In a week that began as arguably one of the worst of the Obama presidency, Thursday's significantly-improved GOP debate in Iowa forces politicos of all allegiances to ask what the general election in 2012 is really going to look like.
In Ames, Iowa, we saw a FOX news team grilling the Republican primary contenders with a zeal last seen unleashed at Bret Baier's one-on-one with President Obama during the pique of White House sanctions of the network. The at-times caustic tone was an unequivocal sign that internally conservatives are taking seriously the task of green-lighting a unifying, winning candidate from their party's ideological and leadership disarray. Several avenues forward were presented: the pro-business bros of Romney, Huntsman and Cain; the anti-government stalwart Paul; the culture warriors Bachmann and Santorum; the haunting presence of Palin and Perry's star power; and (apparently) FOX ombudsman Newt.
The hot question is, of course: Which of these can beat Obama? However, the hotter question should be: Who is Obama in 2012?
If we roll back our brain databases all the way to Monday (watch out for those floating tweets in your frontal cortex!), you might recall that the President's approval rating had dipped to its lowest yet, liberals were flipping out over Drew Westen's crestfallen New York Times oped and arguing that Hillary Clinton would have made a better president in retrospect.
Meanwhile, Team Obama's campaign staff continues to operate as though they are mobilizing the same massive base of rabid supporters for a passionate fight next year, e-mailing fundraising requests as though the rhetoric of three years ago will still resonate enough to spark support for a policy platform that no one can adequately articulate. They don't seem to recognize that they have become a niche group of Daily Kos enthusiasts, and that most Americans now consider 'hope' to be a pejorative term.
It is hard to declare a Republican front-runner when the incumbent opponent remains a mystery. To most people watching at home, they all look like chameleons.
I had the distinct pleasure of leaving Washington D.C. in June after almost two years in the thick of the "enthusiasm gap" for Democrats, the rise of the Tea Party, partisan gridlock and the general disintegration of any remaining goodwill that inspired anyone in 2008. Instead of cajoling understandably disaffected voters, I've opted to teach political journalism at Roosevelt University in Chicago this fall, but I got to spend my summer vacation with what Beltway-types like to call "regular Americans."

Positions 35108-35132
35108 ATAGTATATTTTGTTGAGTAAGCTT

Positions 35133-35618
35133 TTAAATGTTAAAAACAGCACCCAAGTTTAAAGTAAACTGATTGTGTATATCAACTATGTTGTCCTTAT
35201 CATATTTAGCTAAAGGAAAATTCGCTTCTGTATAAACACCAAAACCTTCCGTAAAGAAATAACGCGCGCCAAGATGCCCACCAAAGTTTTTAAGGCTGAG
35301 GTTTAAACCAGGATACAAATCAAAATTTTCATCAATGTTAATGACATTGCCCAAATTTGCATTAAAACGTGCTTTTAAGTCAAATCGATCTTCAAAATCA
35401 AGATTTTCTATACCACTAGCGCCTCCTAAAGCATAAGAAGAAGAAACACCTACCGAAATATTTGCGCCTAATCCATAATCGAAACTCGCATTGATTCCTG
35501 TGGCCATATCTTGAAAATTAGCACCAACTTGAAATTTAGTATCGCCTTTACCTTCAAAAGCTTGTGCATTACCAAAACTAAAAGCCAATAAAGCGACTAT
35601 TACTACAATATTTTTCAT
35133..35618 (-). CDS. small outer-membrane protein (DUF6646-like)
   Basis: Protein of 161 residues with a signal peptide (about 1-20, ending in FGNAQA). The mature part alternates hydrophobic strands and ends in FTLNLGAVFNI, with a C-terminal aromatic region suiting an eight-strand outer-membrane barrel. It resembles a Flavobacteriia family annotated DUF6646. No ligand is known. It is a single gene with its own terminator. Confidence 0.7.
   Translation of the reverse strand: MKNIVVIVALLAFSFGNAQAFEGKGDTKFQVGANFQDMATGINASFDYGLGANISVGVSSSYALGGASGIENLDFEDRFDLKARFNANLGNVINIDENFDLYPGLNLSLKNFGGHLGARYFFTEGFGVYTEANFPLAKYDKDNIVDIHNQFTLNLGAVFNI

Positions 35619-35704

Talking with friends, family, neighbors and new acquaintances, I am deeply saddened to see the poignant disappointment that has taken over everybody. The reasons vary across the board, from progressives who can't take President Obama seriously because he won't stand up for gay couples to conservatives who understand the crippling nature of our nation's debt troubles but don't want Tea Party freshman subverting the right with their reckless agenda. Most still plan to vote, but they will do so plugging their noses. Gone is the surge of patriotism, quashed is the drive to believe that this nation can reclaim its greatness.
Consequently on both sides of the aisle, strategists would be wise to remember something that no one is talking about right now.
There was a tremendous demand for what Obama was selling.
His positive message went viral like wildfire. His call for bipartisanship was applauded vociferously. His youth, energy, diversity, and intellect led people to believe that the colliding dynasties of Clintons and Bushes were a part of history and we could move forward with the 21st century.
We didn't get any of that, and everybody knows it's everyone's fault.
So throw out talking points about jobs on debate night. Ask Michelle Bachmann if she'll be submissive to her husband and spark a week-long controversy about misogyny among the pundits. Lambast Huntsman for being in the wrong party because he's a moderate. Tout the pledges they've signed to protect marriage or lower the deficit. Place all the value in the world on what a few thousand hand-picked Iowans vote in a straw poll this weekend. Open the floodgates of unmitigated negative ads American Crossroads and Priorities USA can fund and spew at us thanks to Citizens United.
The thing is, Americans don't believe anything anyone is saying right now.
The key takeaway from the debate is that a lot of journalists and candidates need to ask themselves whether these nights of political theater they stage will ever truly reflect what it will take to win not just the votes, but the hearts and commitments of Americans to move our country forward.